Waseem Maqbool with his family in Lahore. (Photo courtesy of Waseem Maqbool)
A Christian banker, denying allegations of embezzlement, has appealed to a Catholic Church justice commission for help following his dismissal from the National Bank of Pakistan.
Waseem Maqbool, in charge of a section that documents sales and income tax returns, was investigated by the Federal Board of Revenue (FBR) and dismissed last month. The employee discipline office of the bank accused him of sharing the FBR user identity and password with Waseem Shehzad, a Muslim office boy who committed suicide in 2018.
“He passed fraudulent credit vouchers wherein credit was afforded to other accounts instead of the actual beneficiary and amount thereof was embezzled,” stated a FBR letter issued March 18.
Maqbool, a father of two, admitted sharing the FBR password.
“I was following a branch manager’s directives since being transferred to the Lahore regional office in 2016. Shehzad use to help the management and received a performance award. He had access to the password of my predecessor,” he told UCA News.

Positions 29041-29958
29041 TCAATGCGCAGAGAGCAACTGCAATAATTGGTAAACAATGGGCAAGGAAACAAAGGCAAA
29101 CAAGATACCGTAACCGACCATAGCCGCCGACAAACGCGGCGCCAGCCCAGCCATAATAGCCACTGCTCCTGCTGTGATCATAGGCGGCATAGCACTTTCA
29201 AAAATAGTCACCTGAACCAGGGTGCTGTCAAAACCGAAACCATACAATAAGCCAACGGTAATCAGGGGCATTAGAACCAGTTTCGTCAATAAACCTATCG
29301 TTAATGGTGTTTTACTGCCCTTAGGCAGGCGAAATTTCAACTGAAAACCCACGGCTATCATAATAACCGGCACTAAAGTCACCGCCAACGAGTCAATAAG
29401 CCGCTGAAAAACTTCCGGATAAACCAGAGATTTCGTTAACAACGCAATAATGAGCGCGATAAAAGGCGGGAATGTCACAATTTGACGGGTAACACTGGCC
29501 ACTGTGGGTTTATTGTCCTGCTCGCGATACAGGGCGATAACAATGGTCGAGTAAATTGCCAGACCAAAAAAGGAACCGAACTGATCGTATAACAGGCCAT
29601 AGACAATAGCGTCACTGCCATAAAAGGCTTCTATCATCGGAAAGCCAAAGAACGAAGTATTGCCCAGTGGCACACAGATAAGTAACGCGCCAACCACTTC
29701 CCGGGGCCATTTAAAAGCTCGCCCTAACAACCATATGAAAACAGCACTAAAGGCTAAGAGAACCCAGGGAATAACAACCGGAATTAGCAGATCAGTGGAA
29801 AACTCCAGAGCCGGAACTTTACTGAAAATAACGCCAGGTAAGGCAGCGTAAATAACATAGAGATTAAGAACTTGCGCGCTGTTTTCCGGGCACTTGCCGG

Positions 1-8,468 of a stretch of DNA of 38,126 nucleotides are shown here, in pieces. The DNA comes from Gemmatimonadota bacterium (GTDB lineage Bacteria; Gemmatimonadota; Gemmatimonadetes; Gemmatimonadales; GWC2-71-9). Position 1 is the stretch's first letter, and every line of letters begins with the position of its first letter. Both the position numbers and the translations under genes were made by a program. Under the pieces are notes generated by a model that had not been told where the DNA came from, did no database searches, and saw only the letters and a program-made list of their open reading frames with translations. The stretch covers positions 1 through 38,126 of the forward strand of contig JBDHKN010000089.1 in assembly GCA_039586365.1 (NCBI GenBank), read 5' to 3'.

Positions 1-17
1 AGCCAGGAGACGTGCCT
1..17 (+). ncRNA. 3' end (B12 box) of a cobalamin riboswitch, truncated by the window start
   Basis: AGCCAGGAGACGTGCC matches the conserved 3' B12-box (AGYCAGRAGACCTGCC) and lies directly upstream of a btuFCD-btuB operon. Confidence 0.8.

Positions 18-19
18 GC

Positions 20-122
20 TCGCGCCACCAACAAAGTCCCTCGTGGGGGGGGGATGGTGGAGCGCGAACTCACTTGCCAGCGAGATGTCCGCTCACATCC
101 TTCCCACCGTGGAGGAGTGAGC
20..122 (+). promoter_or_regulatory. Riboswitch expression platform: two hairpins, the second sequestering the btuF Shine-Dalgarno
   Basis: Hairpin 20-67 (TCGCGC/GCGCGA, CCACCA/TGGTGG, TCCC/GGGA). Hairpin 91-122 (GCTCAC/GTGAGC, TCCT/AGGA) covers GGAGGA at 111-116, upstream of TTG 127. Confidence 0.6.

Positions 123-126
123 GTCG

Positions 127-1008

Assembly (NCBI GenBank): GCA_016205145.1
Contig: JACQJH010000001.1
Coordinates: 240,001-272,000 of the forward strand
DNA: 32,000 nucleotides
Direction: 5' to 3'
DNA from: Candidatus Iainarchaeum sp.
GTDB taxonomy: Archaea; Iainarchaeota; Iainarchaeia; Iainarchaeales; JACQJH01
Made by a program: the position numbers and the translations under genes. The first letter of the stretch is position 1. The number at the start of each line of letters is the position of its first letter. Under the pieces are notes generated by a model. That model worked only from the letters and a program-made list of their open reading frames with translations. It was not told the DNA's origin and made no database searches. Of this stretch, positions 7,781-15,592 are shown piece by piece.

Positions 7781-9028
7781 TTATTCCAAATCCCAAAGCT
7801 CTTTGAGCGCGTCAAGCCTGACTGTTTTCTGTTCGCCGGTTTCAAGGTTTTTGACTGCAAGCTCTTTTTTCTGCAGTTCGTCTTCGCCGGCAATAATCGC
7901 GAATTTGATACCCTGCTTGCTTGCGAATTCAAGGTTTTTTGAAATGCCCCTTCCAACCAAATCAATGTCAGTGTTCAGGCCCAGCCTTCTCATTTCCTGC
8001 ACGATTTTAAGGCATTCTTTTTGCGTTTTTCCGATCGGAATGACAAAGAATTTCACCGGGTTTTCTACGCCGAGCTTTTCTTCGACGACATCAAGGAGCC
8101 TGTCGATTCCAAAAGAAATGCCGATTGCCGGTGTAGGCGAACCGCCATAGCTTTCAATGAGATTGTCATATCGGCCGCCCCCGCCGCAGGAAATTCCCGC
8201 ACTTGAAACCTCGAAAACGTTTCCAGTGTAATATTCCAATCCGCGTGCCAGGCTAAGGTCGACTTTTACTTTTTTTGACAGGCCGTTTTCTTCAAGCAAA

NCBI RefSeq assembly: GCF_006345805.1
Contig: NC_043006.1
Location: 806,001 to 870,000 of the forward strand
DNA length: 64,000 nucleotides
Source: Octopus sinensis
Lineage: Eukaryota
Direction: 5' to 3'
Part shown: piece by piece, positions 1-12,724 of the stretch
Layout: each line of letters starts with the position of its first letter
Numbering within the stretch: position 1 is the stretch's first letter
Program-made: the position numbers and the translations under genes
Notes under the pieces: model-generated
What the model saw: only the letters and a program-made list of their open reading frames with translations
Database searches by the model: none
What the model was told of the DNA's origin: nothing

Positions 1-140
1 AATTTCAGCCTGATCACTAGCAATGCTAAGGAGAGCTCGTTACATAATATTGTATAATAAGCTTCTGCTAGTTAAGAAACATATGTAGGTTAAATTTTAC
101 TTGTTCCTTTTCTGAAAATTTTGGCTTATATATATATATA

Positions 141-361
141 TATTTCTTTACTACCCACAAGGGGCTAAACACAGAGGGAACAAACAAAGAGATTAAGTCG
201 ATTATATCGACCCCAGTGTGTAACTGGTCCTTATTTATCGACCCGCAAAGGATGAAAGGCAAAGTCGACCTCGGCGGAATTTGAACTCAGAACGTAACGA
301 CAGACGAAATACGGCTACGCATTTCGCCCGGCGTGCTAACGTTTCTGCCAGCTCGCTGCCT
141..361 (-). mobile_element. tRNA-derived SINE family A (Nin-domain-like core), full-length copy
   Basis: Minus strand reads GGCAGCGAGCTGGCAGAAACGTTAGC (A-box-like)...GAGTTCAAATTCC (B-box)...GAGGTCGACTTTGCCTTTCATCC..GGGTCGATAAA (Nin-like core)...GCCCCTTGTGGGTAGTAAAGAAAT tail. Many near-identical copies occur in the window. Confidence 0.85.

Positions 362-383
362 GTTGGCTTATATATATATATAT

“He modified handwritten vouchers to transfer the amount of 3 crores (30 million) rupees into the accounts of his father and sister-in-law. He collected funds at the direction of his bank manager. After two years of inquiry, most of the Muslim officers were declared innocent while I was dismissed. Finding a decent job amid the pandemic is tough.”
Maqbool was made a scapegoat to cover up a Muslim citizen
Behram Khan, legal aid coordinator at the Catholic bishops' National Commission for Justice and Peace, branded it as a case of religious discrimination in the workplace.
“We have been monitoring this case since 2018. It is sad to note that members of religious minorities are an easy target. Maqbool was made a scapegoat to cover up a Muslim citizen,” he said.
Christians make up 2 percent of Pakistan's population of 220 million. Most languish at the bottom of the social ladder. Largely uneducated, they work as street sweepers, trash collectors, farmhands and other menial laborers.
According to a study by the Pakistan Partnership Initiative, a Christian organization based in Islamabad, 70 percent of Christians, particularly daily-wagers and laborers, lost their jobs or reported reduced income during the nationwide lockdown last year.
Church leaders say Christians are routinely discriminated against and face a lack of employment opportunities and poor access to education despite their contributions to defense and welfare. Government and army advertisements often offer only menial employment to Christians — for example, sanitation jobs — an attitude that horrifies the minority community.